Minneapolis has the signal strength, data speed and reliability to handle the onslaught of service demands that come with hosting a Super Bowl, according to a wireless coverage mapping company.
OpenSignal said the metro area has been performing well in similar studies for years, KSTP-TV reported.
"Our city is the Midwest's premier tech hub and quickly becoming a serious player nationally," Minneapolis Mayor Jacob Frey said. "To keep that momentum trucking and continue recruiting top talent, we'll need a 21st century communication infrastructure — and these investments will help make sure that we have one."
Efforts to improve connectivity in preparation for the Super Bowl began more than a year ago. Major wireless carriers have been working to boost small-cell and other technologies to increase wireless capacity.
The Xcel Energy Center, the Minneapolis Convention Center and the Mall of America have also been working to improve their distributed antenna systems.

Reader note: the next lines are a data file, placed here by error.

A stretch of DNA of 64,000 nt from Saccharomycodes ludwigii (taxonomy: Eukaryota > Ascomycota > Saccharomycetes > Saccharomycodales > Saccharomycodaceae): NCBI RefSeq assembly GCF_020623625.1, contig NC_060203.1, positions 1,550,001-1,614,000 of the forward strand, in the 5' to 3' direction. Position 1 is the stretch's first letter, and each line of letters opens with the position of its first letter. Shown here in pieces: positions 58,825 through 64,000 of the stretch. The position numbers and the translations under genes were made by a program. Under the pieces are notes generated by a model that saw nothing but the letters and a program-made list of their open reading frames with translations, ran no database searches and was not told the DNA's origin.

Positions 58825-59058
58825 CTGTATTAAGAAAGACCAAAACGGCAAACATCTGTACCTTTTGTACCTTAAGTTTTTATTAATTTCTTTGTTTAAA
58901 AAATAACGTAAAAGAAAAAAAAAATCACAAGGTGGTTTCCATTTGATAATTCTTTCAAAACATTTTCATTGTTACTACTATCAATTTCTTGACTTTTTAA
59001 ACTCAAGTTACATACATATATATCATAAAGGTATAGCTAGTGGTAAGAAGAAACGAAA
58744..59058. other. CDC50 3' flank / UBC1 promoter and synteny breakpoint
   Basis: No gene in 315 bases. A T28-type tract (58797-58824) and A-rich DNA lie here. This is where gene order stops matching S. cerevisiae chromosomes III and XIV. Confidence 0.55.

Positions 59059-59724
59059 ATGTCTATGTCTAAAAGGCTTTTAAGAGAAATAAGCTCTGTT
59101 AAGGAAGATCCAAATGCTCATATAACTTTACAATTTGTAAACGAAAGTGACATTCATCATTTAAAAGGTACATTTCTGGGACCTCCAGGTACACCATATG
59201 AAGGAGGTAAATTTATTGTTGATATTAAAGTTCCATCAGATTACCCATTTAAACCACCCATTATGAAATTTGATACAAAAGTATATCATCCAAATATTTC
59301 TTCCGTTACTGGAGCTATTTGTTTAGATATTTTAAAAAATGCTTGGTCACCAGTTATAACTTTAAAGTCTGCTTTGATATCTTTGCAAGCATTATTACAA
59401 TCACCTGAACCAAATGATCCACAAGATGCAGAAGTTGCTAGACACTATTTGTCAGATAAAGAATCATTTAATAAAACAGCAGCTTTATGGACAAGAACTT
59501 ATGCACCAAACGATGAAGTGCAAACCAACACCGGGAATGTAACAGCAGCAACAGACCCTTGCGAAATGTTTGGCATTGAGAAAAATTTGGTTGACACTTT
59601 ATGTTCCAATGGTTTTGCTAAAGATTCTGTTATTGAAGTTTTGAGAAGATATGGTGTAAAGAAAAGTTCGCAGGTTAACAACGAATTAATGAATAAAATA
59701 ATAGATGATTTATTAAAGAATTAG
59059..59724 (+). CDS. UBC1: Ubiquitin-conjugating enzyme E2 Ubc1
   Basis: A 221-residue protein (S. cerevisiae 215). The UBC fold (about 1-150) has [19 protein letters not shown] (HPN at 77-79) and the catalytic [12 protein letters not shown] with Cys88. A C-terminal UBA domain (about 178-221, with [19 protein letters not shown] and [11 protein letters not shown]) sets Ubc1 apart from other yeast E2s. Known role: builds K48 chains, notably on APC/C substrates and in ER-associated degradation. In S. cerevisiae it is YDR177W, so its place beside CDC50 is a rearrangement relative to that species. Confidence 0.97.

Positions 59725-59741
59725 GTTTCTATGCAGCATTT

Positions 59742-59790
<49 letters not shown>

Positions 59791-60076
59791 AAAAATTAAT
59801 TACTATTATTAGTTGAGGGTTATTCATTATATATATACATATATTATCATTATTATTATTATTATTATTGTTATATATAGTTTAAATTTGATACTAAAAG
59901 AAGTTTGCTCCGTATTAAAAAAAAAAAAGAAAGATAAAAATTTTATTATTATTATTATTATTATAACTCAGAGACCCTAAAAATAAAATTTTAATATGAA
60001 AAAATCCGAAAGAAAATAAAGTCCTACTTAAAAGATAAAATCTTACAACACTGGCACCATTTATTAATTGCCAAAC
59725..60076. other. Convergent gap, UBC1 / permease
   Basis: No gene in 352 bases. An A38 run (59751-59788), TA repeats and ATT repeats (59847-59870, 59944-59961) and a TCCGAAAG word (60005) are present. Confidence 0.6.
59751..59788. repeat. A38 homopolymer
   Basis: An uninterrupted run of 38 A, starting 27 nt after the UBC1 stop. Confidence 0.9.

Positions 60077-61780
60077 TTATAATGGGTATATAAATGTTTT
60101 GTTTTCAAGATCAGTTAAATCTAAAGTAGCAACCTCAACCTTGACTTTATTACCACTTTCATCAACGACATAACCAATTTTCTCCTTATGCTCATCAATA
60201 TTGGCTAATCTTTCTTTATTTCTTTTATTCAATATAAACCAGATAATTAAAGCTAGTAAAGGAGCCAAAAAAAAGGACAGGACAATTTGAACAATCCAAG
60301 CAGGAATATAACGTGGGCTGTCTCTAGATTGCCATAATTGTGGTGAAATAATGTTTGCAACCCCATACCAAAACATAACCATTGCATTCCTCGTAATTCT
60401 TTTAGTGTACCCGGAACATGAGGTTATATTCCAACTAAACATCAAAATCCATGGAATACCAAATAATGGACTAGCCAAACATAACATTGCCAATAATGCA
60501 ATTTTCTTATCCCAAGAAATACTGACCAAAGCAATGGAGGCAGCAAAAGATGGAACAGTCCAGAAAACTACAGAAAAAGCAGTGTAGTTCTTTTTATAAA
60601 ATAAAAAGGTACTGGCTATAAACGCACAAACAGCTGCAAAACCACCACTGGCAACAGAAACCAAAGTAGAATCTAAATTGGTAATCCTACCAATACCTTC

"The upgrade has been going on and off for the better part of a year," said Lane Carlson, facilities manager for the convention center. "But it's been hot and heavy for the last three or four months."
The improvements will also make the facility a more appealing location for future conventions, Carlson said.
The Mall of America has added 1,200 antennas, 50 miles of cable and numerous temporary Wi-Fi access points, according to a spokesman.
Officials hope the efforts will allow the influx of Super Bowl week visitors to be able to take selfies, record video and seamlessly post content on their social media accounts.
The city expects to see about 1 million visitors during the week of the Super Bowl.
Super Bowl Opening Night is on Jan. 29, and the game itself is Feb. 4, on NBC.